There was a flush of questions that immediately dominated my thoughts as I listened to the woman’s voice on the other end of the telephone.
“This is the Shirley Temple look-alike, you wrote about in your book,” the voice said. It was a voice I had not heard for more than a half of a [...]
It would be my first of seven talks in California that I would give on The Cold War and my recently published book, “The Repatriate: Love Basketball and the KGB”. Our first stop was Mission Hills, a serene senior citizens community that has a notable museum, the Ararat Eskijian, on its spacious and plush site.
It was Churchill who noted that facts are better than dreams.
For we can dream all we want of jobs, or a national health care program, or financial security, or peace, if we do not work for those ends, it just won’t happen.
To hope is good, but the word is too subjective. I can [...]
I did not anticipate, nor was I prepared to immediately answer, the question. Over the years the memory of the events had been relegated to the farthest corners of my mind. It would take time to recall the story. And one thing a speaker doesn’t have when facing a group is time.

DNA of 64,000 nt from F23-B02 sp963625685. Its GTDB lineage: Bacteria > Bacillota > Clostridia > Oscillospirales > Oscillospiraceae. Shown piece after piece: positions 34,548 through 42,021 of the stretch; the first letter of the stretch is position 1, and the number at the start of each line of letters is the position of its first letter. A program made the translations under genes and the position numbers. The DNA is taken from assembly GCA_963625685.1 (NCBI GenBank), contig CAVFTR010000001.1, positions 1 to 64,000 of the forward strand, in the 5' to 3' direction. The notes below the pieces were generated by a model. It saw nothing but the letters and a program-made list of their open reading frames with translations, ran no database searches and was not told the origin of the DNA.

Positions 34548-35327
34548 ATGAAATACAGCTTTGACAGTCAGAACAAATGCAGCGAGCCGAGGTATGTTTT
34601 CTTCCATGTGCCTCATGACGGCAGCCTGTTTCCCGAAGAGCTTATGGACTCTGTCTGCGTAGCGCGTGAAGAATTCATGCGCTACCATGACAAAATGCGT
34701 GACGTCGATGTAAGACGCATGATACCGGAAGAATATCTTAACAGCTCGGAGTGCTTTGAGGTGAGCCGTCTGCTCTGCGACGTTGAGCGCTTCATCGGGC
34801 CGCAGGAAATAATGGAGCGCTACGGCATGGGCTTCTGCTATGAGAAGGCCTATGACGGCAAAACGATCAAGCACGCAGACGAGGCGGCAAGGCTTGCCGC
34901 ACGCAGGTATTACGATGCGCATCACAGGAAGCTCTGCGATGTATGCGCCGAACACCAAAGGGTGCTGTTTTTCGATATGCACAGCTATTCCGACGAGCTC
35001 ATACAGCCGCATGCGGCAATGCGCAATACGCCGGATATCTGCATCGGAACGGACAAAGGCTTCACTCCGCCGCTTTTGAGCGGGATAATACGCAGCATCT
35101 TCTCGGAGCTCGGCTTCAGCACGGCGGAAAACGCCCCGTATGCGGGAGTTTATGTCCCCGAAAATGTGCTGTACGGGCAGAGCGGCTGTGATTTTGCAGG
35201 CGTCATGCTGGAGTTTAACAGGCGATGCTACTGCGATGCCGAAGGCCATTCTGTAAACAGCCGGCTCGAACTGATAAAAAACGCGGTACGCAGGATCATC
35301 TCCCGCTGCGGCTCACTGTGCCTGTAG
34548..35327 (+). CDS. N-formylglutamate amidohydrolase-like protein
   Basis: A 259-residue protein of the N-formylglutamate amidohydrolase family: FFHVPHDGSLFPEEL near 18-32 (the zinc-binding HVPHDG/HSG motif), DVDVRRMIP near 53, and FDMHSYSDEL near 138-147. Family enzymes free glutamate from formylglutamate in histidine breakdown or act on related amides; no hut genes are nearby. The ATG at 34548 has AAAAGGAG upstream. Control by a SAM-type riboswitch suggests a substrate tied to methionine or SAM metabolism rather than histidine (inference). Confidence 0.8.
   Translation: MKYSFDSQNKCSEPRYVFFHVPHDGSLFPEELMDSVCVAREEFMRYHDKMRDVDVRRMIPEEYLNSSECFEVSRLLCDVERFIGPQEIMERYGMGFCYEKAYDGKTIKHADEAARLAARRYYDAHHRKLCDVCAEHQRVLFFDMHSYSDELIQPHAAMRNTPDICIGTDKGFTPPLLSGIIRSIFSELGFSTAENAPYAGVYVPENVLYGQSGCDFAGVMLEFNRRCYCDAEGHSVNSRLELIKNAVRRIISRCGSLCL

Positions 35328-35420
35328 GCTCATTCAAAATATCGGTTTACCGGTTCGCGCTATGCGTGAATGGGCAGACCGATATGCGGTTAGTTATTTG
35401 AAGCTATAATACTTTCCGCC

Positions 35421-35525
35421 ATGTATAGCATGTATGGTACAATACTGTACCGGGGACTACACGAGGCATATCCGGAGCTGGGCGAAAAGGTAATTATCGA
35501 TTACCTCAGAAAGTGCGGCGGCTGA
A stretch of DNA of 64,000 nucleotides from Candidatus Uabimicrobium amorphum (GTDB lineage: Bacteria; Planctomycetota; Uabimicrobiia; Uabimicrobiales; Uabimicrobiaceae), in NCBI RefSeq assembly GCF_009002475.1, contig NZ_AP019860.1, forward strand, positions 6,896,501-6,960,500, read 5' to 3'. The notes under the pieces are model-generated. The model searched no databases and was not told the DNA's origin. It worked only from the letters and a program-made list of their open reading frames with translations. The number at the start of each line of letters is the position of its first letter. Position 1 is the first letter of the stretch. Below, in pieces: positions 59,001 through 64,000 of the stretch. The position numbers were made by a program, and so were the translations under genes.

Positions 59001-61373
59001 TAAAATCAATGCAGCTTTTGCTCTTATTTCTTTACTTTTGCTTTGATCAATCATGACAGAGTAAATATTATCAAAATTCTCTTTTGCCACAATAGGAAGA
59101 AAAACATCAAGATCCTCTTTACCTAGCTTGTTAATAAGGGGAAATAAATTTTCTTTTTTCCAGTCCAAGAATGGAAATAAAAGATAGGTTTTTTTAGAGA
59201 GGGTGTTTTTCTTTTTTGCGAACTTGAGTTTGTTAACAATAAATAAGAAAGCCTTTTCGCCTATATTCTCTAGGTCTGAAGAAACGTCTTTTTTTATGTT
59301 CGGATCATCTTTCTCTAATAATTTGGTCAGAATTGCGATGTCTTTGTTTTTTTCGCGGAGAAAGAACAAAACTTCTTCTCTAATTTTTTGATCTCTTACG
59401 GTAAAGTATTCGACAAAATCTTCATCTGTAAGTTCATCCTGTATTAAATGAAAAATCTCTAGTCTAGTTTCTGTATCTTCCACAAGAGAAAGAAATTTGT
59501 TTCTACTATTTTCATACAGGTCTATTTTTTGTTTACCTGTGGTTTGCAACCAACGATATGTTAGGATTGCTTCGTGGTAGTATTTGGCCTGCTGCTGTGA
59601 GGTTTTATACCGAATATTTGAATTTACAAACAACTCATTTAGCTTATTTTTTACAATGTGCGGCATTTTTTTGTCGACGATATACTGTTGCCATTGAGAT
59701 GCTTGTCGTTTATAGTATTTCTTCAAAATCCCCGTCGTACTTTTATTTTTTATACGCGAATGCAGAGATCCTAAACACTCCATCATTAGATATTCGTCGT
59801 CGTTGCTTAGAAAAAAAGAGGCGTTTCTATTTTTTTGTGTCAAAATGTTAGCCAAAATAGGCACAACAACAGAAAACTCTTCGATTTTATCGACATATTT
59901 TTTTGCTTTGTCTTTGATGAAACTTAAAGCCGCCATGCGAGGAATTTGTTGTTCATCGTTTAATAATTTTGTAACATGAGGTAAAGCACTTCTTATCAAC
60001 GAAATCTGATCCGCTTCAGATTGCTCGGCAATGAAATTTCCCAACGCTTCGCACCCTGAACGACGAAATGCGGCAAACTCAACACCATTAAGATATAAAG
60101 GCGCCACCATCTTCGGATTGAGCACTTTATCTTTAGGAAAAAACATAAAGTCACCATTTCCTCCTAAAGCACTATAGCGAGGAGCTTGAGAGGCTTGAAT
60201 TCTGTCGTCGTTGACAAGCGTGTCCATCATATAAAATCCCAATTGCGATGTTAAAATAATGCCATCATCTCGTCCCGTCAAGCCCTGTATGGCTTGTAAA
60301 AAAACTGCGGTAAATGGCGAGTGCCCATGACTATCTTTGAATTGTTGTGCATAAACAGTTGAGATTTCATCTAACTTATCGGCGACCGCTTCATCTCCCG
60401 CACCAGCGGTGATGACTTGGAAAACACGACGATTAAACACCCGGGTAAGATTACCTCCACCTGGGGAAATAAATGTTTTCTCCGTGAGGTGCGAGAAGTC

I had been [...]
He was born in Germany at the height of Hitler’s power.
I was born in Detroit the year before the Great Depression.
After World War II, he chose America and attended the University of Michigan, becoming a prominent architect.
After World War II, I chose the Union of Soviet Socialist Republics and became a teacher [...]
How could anyone praise such a murderous dictator as Nikita Khrushchev?
That was one of several questions leveled at me during one of my book talks in the city of Oscoda, Michigan, where a group of citizens had invited me to speak. Most in that group knew their history; some even had helped write a [...]